Vince Cable and Chuka Umunna act on City ethnicity


Laura Chesters@LauraHChesters
Wednesday 01 October 2014 17:11

Both the Government and the Opposition have pledged to make ethnic diversity in the boardroom as high profile an issue as the fight for more women at the top.

The Business Secretary Vince Cable is working up plans with Trevor Philips, chairman of the Equality and Human Rights Commission, to ensure leading UK-listed companies promote and hire black and Asian people on to their boards.

Meanwhile Chuka Umunna, the shadow Business Secretary, will today also pledge to set up a review into ethnicity in boardrooms along the lines of the Davies Review, if he is appointed Business Secretary next year.

In 2011 Lord Davies was hired to produce a report on the number of women on FTSE 100 boards and set a target of 25 per cent by next year. Mr Cable said yesterday “real progress” had been made with 22 per cent reached – and he now wants to target ethnic diversity.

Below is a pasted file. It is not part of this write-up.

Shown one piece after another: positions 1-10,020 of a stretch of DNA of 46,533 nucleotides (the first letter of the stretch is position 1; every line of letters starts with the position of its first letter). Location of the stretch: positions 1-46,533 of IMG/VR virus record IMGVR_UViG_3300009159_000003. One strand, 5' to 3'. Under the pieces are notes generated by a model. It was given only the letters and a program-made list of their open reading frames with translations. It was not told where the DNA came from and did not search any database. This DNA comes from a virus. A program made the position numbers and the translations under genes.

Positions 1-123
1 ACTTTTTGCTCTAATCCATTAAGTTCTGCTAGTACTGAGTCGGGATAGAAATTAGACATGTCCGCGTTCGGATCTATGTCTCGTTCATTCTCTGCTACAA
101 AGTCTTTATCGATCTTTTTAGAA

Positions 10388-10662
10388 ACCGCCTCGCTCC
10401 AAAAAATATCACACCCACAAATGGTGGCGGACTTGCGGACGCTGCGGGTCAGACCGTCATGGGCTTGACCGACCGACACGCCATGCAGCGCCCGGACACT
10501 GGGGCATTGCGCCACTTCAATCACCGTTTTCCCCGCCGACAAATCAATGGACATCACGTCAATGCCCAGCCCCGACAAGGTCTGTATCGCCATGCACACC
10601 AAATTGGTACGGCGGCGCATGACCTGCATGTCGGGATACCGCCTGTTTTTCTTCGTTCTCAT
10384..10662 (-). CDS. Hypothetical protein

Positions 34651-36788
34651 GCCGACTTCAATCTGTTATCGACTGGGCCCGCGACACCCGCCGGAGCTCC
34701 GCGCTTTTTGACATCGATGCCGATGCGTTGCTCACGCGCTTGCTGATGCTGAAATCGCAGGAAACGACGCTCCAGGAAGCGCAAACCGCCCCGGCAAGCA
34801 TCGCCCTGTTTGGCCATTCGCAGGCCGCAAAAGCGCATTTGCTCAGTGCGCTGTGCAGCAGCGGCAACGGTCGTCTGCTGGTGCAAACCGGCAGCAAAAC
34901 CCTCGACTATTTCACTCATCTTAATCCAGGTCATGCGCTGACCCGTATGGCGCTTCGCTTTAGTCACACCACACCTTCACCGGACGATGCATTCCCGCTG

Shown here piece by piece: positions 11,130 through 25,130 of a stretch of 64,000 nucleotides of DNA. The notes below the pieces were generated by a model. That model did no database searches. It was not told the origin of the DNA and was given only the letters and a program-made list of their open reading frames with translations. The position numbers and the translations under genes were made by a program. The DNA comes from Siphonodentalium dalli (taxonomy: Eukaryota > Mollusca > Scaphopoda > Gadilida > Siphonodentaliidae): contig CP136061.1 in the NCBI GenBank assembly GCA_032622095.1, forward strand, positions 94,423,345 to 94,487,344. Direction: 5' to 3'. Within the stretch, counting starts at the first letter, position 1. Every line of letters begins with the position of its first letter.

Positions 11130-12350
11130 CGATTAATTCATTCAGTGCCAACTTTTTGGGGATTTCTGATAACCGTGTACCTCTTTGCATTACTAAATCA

Mr Cable added: “Ethnic minorities are seriously under-represented with just 1 in 16 senior management jobs occupied by ethnic minorities.”

A target for companies to hire non-white board level staff could also be set.

Mr Cable, Mr Phillips and the comedian Lenny Henry are working on a campaign which Mr Cable described as a “serious attack on lack of diversity” in businesses.

In February a study led by Mr Phillips, from Green Park Diversity Analytics, found more than half of FTSE 100 companies have no non-white directors and two-thirds have no full-time executives from a minority background at board level.

Mr Phillips and Mr Cable made the case to the Financial Reporting Council to take race into consideration in addition to gender when they consult on their code in 2016 and he has asked the code to force companies to declare diversity at boardroom level within their annual reports.

Mr Cable said it is important for “elderly white men like myself” to acknowledge that lack of diversity is a problem.

He said the campaign will emphasise that improving diversity is good for business, not just “for political correctness”. He will speak about his plans at the Black British Business Awards tomorrow.

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